- At the core of the Israel-Palestine violence are Israel's attempt to limit gatherings at Al-Aqsa and a dispute over land ownership in Sheikh Jarrah in Jerusalem. It is a dispute that dates back to the formation of Israel in 1948. The dispute gained more momentum after 1956, when Israel won the first Arab War.
- Back then, the area where the mosque is located was under the control of Jordan, which worked with the United Nations to resettle Palestinian families that had been uprooted by the Israeli conquest in 1956.
- However, Israel established dominance over this area in another Arab War in 1967, when it occupied the West Bank, where the Old City of Jerusalem - also called East Jerusalem - is located. The name, West Bank, was given to it because of its location on the west of River Jordan.
- Israel has maintained its dominance in the region for over five decades now. Several mediation attempts have failed to find an amicable settlement between Israel and Palestine.
- Al-Aqsa has been a site of clashes for years. In 2000, Israeli forces stormed the mosque compound to suppress a Palestinian uprising. The month of Ramzan has historically seen an uptick in clashes in the area.
Does Israel want to take full control of the site?
- Israeli officials, including Prime Minister Benjamin Netanyahu, have said they do not intend to change the status quo.
- But some Israeli religious groups have long pressed for the right to pray at the site. In April, Jordan’s Foreign Ministry formally complained about large numbers of Jewish visitors to the site, calling it a violation of the status quo.
Reaction of the World to recent firings of missiles
- USA condemned ongoing rocket attacks by Hamas and other groups against targets in Israel and said Israel has a legitimate right to defend itself.
- Jerusalem, a city of such importance to people of faith around the world, must be a place of co-existence.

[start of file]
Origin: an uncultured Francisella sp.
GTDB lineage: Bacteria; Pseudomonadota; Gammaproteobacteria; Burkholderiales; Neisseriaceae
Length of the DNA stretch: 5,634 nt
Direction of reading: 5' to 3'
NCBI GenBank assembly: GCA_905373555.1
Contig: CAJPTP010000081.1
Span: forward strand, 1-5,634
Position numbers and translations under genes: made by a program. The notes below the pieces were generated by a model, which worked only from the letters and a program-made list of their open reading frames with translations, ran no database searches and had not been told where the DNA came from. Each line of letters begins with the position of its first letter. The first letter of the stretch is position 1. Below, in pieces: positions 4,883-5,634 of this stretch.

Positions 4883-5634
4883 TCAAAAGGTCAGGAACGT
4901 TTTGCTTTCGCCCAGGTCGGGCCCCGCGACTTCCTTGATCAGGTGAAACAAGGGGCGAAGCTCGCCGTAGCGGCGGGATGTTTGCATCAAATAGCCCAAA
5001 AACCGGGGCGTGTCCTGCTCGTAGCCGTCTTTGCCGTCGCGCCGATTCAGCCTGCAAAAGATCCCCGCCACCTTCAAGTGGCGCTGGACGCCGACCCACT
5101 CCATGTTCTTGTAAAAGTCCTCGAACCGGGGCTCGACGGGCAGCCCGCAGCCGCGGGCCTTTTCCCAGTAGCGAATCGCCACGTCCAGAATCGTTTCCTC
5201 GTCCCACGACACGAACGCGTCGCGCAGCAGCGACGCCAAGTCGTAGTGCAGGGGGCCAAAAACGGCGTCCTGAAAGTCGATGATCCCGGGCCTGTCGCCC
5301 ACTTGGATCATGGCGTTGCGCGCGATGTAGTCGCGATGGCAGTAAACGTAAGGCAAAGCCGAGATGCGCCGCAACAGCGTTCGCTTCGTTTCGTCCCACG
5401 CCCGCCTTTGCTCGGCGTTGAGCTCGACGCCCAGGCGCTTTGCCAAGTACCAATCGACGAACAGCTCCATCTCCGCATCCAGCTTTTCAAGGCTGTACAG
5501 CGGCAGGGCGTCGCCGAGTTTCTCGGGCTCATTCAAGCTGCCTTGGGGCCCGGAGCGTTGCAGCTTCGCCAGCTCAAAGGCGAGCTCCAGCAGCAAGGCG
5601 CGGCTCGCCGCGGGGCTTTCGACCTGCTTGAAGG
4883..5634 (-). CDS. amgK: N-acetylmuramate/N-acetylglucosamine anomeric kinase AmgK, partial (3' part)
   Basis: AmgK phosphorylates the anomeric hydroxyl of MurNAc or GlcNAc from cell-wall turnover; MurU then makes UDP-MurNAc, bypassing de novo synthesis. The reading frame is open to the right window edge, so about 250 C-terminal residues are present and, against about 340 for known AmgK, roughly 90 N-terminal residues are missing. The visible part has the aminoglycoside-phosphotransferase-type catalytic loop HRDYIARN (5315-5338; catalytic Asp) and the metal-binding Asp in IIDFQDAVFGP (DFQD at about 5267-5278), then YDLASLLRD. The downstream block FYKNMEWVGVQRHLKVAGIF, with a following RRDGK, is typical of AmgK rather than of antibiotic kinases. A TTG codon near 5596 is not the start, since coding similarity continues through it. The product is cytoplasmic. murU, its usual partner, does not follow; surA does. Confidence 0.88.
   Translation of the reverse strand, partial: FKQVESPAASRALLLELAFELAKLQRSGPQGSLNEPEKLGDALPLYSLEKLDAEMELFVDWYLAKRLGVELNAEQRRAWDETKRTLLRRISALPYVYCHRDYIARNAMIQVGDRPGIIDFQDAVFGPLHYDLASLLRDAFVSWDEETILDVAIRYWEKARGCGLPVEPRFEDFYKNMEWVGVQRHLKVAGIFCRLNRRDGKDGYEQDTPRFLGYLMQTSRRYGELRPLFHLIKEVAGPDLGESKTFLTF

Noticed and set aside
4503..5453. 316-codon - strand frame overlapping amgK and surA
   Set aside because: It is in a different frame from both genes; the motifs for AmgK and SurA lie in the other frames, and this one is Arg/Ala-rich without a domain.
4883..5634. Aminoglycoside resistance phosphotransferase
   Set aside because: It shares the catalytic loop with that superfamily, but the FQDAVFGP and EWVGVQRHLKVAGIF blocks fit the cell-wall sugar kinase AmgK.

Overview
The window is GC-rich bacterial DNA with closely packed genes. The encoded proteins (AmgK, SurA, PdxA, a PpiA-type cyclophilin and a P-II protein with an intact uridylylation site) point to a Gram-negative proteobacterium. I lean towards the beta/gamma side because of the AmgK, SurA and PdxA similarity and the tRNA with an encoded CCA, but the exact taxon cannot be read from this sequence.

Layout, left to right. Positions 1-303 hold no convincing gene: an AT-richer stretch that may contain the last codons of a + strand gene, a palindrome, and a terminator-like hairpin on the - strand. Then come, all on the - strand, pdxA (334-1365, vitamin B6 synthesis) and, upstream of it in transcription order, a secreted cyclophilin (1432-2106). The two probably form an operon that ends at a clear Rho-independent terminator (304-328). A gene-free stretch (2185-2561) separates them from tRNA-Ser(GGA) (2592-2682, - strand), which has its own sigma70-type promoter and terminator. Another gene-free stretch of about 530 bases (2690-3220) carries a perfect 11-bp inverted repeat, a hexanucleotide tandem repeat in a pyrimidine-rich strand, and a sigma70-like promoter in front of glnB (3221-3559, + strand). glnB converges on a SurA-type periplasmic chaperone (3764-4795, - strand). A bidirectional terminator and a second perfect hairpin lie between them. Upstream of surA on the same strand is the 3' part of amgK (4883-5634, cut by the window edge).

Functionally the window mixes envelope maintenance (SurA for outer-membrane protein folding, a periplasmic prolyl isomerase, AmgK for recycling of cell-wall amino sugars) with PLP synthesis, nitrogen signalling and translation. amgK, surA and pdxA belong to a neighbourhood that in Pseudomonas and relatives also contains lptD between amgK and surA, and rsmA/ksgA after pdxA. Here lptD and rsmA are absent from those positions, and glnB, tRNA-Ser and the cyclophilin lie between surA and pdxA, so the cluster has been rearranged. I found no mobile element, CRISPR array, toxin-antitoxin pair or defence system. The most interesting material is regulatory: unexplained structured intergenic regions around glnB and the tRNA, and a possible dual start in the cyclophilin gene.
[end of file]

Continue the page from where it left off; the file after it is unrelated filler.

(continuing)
- Primary US focus is on de-escalation.
- N. Secretary-General Antonio Guterres is demanding an immediate halt to the “spiraling escalation” in Israeli-Palestinian violence.
- A spokesman says the United Nations “is working with all relevant parties to de-escalate the situation urgently.”
- UN is gravely concerned by the upsurge in violence, and is deeply saddened to learn of increasingly large numbers of casualties, including children, from Israeli airstrikes in Gaza, and of Israeli fatalities from rockets launched from Gaza.
- The U.N. Security will hold emergency consultations Wednesday on the escalating violence between Palestinians and Israelis. The U.N. Mideast envoy, Tor Wennesland, is expected to brief the 15 council members virtually at the closed meeting, which is being called at the request of China, Tunisia and Norway.
Where is West Bank?
It is a landlocked territory near the Mediterranean coast of Western Asia, bordered by Jordan to the east and by the Green Line separating it and Israel on the south, west and north. The West Bank also contains a significant section of the western Dead Sea shore.
- The West Bank was captured by Jordan after the 1948 Arab-Israeli War.
- Israel snatched it back during the Six Day War of 1967, and has occupied it ever since.
- It has built some 130 formal settlements in the West Bank, and a similar number of smaller, informal settlements have mushroomed over the last 20-25 years.
- Over 4 lakh Israeli settlers — many of them religious Zionists who claim a Biblical birthright over this land — now live here, along with some 26 lakh Palestinians.
Are these settlements illegal?